This is a sponsored guest contribution from Helen Bailey of TemplateMonster.com.
WordPress users on the whole are fairly used to developing their themes by adding, subtracting and altering code. It’s part of the game. You’ve got to tweak in order to stand out from the crowd. The only problem is writing and adjusting your own code can be a frustrating and time consuming experience—especially if you don’t have an abundance of development experience.
Enter theme frameworks.
A theme framework is a code library that isn’t used as a theme itself. Instead, it provides the support for “child themes” which can be used as website templates. A theme framework can be used to support many child themes and to power many websites. They are distinct from standalone themes, in which any changes you make actually overwrite the original theme.
The main difference is that a framework builds template infrastructure rather than frontend styling options. So what’s the major benefit of this arrangement? Most of the code you’d normally have to write from scratch is already taken care of. Plus, if you’re running more than one website you only have to update the framework, and not the individual themes themselves.
She’s My Cherry Pie
One of the more popular frameworks among WP users is Cherry. The Cherry Framework for WordPress is an absolutely free framework that’s available at websites like CherryFramework.com, and in the GitHub code repository. Originally released in December of 2012, Cherry is currently compatible with more than 300 different child themes. Additionally, it powers close to a thousand distinct WP templates, all of which are available at TemplateMonster.
Overall, the purpose of Cherry is to meet the latest web standards while simultaneously providing users with a simple, intuitive, and usable theme management solution. And it really delivers on that goal.
Cherry framework is easy to setup, only requiring 3 clicks. And once it’s integrated it looks and feels almost exactly like your regular WP dashboard, so you won’t be overwhelmed with an unfamiliar interface. It also comes with most of the WP features you’re used to such as:
- Basic SEO options
- XML sitemap generation
- Easy import/export data procedures
- Excellent support structure
- Custom Post creation (i.e. Our Team, FAQs, Services, Testimonials, etc.)
- And so on
The fun, however, doesn’t stop there. Cherry is chock full of extra features. You can create and restore backups using data management, as well as update these backups whenever a new version of the framework becomes available. Because it was built with the RWD-savvy Bootstrap toolkit, Cherry adapts well to multiple viewports. In other words, it allows for high resolution viewing even on mobile devices.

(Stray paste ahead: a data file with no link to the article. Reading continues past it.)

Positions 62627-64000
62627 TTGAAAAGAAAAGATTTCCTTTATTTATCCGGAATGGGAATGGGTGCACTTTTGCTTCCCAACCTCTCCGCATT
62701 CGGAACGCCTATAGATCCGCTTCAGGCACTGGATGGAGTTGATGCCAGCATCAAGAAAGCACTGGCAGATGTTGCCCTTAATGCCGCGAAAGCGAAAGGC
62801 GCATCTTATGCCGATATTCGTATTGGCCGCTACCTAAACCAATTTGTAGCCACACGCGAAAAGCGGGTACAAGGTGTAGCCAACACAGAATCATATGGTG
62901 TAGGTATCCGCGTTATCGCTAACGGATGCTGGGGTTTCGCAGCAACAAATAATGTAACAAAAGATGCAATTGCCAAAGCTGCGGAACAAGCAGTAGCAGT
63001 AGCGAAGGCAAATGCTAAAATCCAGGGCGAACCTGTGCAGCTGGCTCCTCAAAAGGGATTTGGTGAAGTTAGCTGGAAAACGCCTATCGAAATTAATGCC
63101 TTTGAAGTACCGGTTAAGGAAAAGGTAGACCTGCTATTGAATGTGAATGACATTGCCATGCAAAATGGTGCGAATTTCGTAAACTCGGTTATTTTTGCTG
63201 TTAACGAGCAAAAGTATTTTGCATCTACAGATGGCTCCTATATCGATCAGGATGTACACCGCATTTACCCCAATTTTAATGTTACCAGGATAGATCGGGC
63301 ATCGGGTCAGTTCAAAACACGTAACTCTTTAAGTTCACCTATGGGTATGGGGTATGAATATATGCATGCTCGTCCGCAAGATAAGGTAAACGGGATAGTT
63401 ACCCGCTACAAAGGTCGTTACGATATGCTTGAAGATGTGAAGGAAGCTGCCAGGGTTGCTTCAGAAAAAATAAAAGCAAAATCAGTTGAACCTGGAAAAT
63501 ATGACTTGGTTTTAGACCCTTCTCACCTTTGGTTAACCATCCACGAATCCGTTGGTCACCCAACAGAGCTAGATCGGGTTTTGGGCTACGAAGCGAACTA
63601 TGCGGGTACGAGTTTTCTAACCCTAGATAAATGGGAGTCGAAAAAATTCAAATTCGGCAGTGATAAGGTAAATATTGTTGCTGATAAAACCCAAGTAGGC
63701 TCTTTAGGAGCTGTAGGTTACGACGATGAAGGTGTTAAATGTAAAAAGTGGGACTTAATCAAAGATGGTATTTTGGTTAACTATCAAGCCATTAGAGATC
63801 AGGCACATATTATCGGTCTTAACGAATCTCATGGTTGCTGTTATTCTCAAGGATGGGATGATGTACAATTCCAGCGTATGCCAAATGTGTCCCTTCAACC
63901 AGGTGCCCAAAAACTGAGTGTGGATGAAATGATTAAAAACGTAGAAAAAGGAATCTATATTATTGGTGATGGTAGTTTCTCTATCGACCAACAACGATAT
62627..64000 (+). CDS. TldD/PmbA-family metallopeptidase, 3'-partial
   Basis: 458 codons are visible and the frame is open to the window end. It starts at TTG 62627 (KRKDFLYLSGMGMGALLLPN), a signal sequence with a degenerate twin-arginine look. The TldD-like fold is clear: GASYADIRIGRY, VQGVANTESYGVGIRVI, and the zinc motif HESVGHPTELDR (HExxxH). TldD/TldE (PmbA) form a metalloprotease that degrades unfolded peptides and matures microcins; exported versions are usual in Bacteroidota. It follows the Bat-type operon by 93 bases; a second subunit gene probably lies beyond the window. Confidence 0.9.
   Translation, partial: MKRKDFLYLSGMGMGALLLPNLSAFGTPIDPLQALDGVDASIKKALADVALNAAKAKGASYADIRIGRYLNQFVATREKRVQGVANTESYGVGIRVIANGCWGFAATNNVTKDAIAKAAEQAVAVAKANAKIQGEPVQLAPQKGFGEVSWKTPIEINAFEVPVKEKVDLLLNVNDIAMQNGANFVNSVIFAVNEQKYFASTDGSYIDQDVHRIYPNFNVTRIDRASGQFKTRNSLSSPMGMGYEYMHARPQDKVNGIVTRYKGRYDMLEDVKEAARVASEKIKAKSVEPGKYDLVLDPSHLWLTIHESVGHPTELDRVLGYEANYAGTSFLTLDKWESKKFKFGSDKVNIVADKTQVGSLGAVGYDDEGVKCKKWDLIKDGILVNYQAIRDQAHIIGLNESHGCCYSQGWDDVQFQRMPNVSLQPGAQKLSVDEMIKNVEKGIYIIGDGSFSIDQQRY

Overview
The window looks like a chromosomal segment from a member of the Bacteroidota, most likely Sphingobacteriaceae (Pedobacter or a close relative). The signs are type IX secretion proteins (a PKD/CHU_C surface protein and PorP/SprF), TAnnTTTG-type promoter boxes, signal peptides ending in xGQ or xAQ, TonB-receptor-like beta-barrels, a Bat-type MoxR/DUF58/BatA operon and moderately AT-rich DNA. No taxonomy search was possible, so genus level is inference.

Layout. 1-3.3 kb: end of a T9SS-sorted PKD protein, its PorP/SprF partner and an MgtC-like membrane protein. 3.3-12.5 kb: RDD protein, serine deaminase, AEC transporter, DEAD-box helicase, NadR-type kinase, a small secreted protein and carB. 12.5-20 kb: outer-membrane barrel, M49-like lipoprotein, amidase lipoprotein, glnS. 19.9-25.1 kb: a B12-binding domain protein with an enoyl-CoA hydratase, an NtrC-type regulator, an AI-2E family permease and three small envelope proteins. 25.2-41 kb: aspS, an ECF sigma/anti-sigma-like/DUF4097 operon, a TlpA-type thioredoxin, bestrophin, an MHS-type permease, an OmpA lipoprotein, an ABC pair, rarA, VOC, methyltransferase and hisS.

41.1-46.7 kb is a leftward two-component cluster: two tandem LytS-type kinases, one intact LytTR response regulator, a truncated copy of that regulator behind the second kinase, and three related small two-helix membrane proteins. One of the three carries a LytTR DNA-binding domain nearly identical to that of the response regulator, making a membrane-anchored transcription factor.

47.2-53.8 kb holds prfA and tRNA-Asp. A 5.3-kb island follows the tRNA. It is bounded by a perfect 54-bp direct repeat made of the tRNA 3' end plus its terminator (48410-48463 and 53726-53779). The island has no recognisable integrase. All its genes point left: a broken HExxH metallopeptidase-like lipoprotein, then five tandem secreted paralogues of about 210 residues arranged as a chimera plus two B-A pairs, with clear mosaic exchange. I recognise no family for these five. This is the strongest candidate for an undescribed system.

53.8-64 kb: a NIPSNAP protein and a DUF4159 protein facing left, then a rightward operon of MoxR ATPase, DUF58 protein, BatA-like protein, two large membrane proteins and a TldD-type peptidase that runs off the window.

Additionally, 90% of post and page types that you might want to include in your domain are already available using shortcodes, which make it easy to insert modules wherever you desire within the visual editor. This completely supplants the need to create the custom stuff on your own, so you can concentrate on delivering content rather than worrying over your styling options.
You can insert your shortcodes by clicking on the shortcode icon and selecting the area from a dropdown menu, including links to other posts, banners, carousels, sliders, service boxes, hero units (for site information and promotions), columns, alert boxes, buttons, and so on.
There are even widgets available to display photo streams, custom post cycles, social icons, ads (up to 4 separate 125×125 pixel ads), recent comments, recent posts, and vCards. Sliders come stock as well. There are two types: the standard horizontal and the accordion type; both one come with an image, caption and URL for each slide; and of course, their appearances are customizable.
For example, many complain that the reliance on shortcodes makes it difficult for users to migrate their templates to another parent framework. I would reply that you’ve got to really know which framework you want to work with before you start building multiple child themes on top of it, but the migratory wanderlust does occasionally force us from our comfort zones. That and/or other migrating mitigating circumstances. Along the same lines, custom post types in Cherry could make switching to another theme much more difficult, and recreating them under a new framework might indeed be irritating.
Fortunately, all Cherry templates available on TemplateMonster are already compatible with the latest version of Cherry and the associated plugin responsible for short codes. So if you follow any of the links in this article, you should be in the clear. Even so, issues do occasionally arise, so there’s a responsive support team available to field any complaints.
Everything is Sunshine and Roses
Well, nothing’s perfect, and it’d be downright dishonest of me not to mention the following:
Though Cherry child themes can look great, they’re often not spectacular. Despite this, cost for the child themes is fairly consistent. While the framework is always free, downloading custom WP templates built with Cherry can set you back a buck. Many child themes range from $75 to $115, although you do have to option to bundle with other services for an additional fee. You also have the option to buyout a child theme. Buyouts cost much more, but you do get exclusive use for the extra cheddar.
In summation, I’d say that the big benefits to the Cherry framework are ease of use and customization. There isn’t anything particularly groundbreaking about Cherry, but it does exactly what’s required by 99.9% of WP users. Last time I checked, usability and broad appeal are exactly the areas in which WordPress really excels, and it’s exactly why they currently dominate the CMS market.
What do you think about Cherry? Are you impressed with the framework? Let us know in the comments.